Predictability is an illusion
May 22, 2015 7:43 AM   Subscribe

Havoc: A life in accidents. An essay by Australian writer Tim Winton
posted by zarq (10 comments total) 15 users marked this as a favorite
Thanks for sharing.
posted by crush-onastick at 8:56 AM on May 22, 2015

Surprised the author keeps using the euphamism. I'm sold on 'crash'. Toddlers have accidents in their pants. Adults crash cars.
posted by anthill at 9:14 AM on May 22, 2015

Great essay. His dad's idea "Keep pumping that break pedal" was brilliant.
posted by bitmage at 9:21 AM on May 22, 2015 [1 favorite]

Powerful stuff.
posted by Greg_Ace at 9:33 AM on May 22, 2015

Thank you, that was a great read.
posted by fallingleaves at 12:14 PM on May 22, 2015

Great essay, thanks for posting. Can an Aussie MeFite tell me what "lairish" means? I got all of the other regionalisms from context, but that one has me stumped.
posted by Johnny Wallflower at 5:47 PM on May 22, 2015 [1 favorite]

"Lairish" means behaving like a peacock, (or show-pony if you prefer). Doing something fancy when there are simpler options, just to impress.

See also "lairising" (pejorative!), a favourite of AFL commentators, particularly when said behaviour ends badly:-)
posted by pjm at 8:06 PM on May 22, 2015 [1 favorite]

Thanks, mate!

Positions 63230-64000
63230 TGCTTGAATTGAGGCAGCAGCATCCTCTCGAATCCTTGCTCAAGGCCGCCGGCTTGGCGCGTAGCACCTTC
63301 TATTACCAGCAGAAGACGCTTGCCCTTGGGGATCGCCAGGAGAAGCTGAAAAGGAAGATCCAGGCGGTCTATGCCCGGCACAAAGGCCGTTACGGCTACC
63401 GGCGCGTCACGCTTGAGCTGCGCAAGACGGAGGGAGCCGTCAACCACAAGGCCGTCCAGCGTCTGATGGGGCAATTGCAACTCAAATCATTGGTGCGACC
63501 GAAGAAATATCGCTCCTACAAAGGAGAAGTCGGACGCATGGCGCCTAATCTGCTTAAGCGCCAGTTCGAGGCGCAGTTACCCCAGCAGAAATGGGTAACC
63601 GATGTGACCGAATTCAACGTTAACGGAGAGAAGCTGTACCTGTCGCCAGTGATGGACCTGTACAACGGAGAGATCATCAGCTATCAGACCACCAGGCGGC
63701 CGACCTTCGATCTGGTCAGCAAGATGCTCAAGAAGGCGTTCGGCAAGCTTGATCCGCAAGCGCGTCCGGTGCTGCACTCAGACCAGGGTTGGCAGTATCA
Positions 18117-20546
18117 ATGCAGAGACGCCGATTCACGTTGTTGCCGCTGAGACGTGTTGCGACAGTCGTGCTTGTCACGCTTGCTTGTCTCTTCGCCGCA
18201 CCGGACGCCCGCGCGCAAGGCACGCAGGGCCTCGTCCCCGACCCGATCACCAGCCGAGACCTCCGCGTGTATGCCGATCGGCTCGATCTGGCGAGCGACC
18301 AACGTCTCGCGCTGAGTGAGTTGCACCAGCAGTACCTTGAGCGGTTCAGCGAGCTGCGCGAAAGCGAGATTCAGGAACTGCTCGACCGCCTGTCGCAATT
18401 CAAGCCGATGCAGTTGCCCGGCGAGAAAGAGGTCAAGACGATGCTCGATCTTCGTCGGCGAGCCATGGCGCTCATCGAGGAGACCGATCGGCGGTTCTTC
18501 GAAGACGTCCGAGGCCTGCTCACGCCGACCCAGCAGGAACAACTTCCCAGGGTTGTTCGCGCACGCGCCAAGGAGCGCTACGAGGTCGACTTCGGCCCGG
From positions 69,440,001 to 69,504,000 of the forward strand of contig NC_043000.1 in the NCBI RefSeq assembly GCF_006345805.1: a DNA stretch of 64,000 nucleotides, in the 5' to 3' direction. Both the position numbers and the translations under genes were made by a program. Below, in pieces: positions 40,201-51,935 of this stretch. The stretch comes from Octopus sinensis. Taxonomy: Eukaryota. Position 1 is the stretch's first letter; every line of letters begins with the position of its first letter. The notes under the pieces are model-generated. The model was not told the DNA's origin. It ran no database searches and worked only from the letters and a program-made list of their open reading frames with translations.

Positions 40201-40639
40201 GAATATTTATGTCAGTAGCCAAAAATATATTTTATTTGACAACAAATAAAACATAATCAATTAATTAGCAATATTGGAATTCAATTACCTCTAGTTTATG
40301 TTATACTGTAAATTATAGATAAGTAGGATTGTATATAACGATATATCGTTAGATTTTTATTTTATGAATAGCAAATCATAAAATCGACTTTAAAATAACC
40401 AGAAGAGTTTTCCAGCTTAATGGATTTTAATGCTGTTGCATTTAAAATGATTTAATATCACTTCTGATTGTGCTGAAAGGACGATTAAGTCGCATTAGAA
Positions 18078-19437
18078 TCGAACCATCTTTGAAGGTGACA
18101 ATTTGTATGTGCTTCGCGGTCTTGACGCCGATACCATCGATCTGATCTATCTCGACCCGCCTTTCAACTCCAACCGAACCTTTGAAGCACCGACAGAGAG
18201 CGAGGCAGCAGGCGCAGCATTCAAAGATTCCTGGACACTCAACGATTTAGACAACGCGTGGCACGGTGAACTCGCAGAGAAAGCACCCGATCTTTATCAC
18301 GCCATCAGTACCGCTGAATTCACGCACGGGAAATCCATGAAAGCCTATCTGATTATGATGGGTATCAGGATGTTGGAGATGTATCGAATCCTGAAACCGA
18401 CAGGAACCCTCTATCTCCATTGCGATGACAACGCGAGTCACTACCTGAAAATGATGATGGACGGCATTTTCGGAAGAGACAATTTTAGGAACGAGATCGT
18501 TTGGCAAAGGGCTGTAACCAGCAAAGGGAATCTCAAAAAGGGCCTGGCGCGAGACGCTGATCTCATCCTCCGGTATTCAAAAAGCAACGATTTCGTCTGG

posted by Johnny Wallflower at 9:19 PM on May 22, 2015

In my fiction I’ve been a chronicler of sudden moments like these.

Winton is one of my favorite writers, and this must be partly why, though I hadn't noticed it consciously.

And when we don’t get what we anticipated, our reaction is outsized – instant rage. Any interruption to service is received like a blow to the head, an insult, because the consumer is groomed to expect evenness.

I see this in restaurants all the time. What could be lower stakes than getting the wrong dish or having your drink be slightly delayed? And yet people respond as if you are threatening them with torture and increased taxation.
posted by Dip Flash at 7:46 AM on May 23, 2015

"Lair" apparently comes ultimately from "leer", a sly glance or immodest gaze. That became the adjective "leery", which was the attribute of being cunning and knowing. A "leery" person might consort with criminals without being ostensibly criminal themselves: many of Damon Runyon's characters could be described as leery. "Leery" changed to "lairy", and a new noun was formed from the adjective: a "lair" is someone who exemplifies the quality of being "lairy"; someone a bit flash, perhaps an associate of criminals.
posted by Joe in Australia at 4:03 AM on May 27, 2015 [1 favorite]

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